Shaykh Ibrahim Kazerooni

Ibrahim Kazerooni was born in 1958 in the holy city of Al-Najaf in southern Iraq into a family of theologians. He began his religious studies at an early age and continued them until his life took an unexpected turn. In 1974, he was arrested by Saddam Hussein's regime. He was imprisoned on a number of occasions, one lasting for more than 5 months. During that time, he spent two weeks in the infamous Abu Ghraib prison. He was brutally tortured there, but somehow survived. After being released, Ibrahim resumed his academic life, but had to leave Iraq soon after, to escape being imprisoned again. He traveled through the Middle East in search of a safe place to stay. While in Iran, he completed his theological studies. Fearful of Iraq's secret police, he fled to England and began his secular education. The Iraqi Embassy found him and tried to force him to return, but he refused. The refusal cost a number of his family members their lives.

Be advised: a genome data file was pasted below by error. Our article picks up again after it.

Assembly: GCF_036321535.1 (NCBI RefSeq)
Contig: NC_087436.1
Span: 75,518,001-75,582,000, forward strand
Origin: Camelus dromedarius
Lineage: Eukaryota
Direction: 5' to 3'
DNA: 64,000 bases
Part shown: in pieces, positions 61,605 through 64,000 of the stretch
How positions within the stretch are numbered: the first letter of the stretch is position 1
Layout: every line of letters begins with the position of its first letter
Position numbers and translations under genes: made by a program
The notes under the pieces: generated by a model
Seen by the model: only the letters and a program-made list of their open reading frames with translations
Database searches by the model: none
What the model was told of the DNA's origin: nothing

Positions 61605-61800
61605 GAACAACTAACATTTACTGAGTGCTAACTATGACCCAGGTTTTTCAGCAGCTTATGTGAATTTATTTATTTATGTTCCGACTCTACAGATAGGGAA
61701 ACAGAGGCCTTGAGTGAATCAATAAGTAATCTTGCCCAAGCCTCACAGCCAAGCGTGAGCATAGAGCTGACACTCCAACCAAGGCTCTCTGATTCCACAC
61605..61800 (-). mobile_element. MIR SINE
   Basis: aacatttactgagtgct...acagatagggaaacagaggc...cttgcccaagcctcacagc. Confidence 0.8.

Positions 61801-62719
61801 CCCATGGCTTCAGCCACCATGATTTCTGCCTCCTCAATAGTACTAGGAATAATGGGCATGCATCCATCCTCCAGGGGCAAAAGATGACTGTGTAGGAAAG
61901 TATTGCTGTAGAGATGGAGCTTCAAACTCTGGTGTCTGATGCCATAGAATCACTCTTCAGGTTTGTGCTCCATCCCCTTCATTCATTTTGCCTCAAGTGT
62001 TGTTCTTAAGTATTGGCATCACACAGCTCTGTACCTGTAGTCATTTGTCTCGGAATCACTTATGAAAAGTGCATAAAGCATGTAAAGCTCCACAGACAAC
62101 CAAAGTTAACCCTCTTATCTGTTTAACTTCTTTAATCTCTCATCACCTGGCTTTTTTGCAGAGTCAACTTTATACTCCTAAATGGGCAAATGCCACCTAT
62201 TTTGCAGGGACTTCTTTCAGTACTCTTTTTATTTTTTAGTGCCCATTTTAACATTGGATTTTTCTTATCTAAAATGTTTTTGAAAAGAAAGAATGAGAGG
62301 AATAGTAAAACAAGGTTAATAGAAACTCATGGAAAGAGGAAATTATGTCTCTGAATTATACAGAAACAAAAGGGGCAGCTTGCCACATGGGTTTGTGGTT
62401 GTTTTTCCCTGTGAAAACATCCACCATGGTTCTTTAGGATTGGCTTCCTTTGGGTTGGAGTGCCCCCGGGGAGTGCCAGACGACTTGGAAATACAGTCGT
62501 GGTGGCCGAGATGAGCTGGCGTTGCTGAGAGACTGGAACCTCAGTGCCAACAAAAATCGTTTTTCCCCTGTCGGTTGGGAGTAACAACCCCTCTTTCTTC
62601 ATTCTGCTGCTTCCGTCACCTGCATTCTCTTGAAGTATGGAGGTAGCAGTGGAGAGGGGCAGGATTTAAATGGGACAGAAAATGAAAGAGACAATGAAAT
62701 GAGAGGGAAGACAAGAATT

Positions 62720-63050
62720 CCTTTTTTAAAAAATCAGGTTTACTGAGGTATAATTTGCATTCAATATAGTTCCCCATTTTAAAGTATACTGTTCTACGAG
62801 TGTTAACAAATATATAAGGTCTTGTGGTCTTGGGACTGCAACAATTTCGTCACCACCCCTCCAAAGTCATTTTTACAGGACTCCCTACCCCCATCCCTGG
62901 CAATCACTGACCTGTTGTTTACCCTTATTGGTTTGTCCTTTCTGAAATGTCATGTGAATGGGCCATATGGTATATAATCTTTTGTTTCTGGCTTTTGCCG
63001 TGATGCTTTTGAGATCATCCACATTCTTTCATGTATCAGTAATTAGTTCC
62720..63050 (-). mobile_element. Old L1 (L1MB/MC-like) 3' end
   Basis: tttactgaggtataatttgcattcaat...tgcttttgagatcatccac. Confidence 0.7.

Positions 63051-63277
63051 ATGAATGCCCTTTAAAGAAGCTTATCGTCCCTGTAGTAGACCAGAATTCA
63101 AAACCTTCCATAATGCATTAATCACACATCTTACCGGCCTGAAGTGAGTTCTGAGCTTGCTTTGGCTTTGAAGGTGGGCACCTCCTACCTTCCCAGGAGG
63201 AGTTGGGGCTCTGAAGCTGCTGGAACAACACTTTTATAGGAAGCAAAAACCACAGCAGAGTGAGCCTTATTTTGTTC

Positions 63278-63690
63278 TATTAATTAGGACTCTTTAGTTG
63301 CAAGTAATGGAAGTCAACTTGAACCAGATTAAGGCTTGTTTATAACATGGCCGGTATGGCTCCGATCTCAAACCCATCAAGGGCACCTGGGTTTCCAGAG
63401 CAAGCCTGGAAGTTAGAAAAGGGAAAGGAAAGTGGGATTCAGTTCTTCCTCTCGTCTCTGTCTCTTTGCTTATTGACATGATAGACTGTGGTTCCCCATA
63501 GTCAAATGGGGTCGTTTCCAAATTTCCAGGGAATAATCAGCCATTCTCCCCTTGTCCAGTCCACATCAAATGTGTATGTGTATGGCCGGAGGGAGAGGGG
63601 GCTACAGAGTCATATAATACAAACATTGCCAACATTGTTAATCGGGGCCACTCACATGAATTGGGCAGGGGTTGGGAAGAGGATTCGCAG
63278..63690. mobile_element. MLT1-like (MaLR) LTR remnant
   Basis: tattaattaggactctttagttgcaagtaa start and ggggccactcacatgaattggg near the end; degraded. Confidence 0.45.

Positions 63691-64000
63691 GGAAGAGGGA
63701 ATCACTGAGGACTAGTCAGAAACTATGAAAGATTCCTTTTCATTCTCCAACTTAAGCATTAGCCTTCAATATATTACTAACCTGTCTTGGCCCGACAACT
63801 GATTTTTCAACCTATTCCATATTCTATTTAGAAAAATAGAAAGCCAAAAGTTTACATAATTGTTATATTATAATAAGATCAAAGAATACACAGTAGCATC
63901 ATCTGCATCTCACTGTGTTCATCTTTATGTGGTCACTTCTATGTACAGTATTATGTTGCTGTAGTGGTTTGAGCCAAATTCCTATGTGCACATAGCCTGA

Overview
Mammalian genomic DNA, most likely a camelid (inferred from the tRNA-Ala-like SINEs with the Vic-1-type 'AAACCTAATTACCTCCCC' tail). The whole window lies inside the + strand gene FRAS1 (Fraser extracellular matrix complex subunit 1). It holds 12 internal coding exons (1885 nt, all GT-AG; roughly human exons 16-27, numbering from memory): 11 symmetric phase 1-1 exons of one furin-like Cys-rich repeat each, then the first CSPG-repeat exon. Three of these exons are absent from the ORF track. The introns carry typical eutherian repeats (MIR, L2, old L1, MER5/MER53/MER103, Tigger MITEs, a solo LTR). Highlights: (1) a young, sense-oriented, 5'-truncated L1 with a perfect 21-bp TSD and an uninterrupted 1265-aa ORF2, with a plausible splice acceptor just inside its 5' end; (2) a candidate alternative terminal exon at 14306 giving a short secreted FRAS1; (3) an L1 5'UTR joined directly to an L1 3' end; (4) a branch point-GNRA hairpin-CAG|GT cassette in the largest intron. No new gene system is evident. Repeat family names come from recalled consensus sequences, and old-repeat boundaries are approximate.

Imam Kazerooni is partnering with the Salam Institute of Peace and Justice in the conduct and evaluation of Imam trainings in the United States. A long-time activist in interfaith relations and bridge-builder between Christians and Muslims in the United Kingdom and in the United States, he is focused on developing a “lessons learned” analysis of the golden period of Christian, Jewish, and Muslim coexistence in Al-Andalusia, Spain for its relevance and applicability to the American experience of pluralism and diversity today. He is exploring conditions and variables that led to peaceful coexistence that can be used as positive models and replicated today.

Imam Kazerooni attended the Islamic Seminary College in Al-Najaf and Qum,
and has published on tolerance, pluralism and fundamentalism and taught
courses on Islamic exegesis, law and mysticism. He has also been honored as an Ambassador for Peace by the Inter-Religious and International Federation for World Peace, and currently lives in the Denver, Colorado area working on a Master of Theological Studies in the Iliff School of Theology.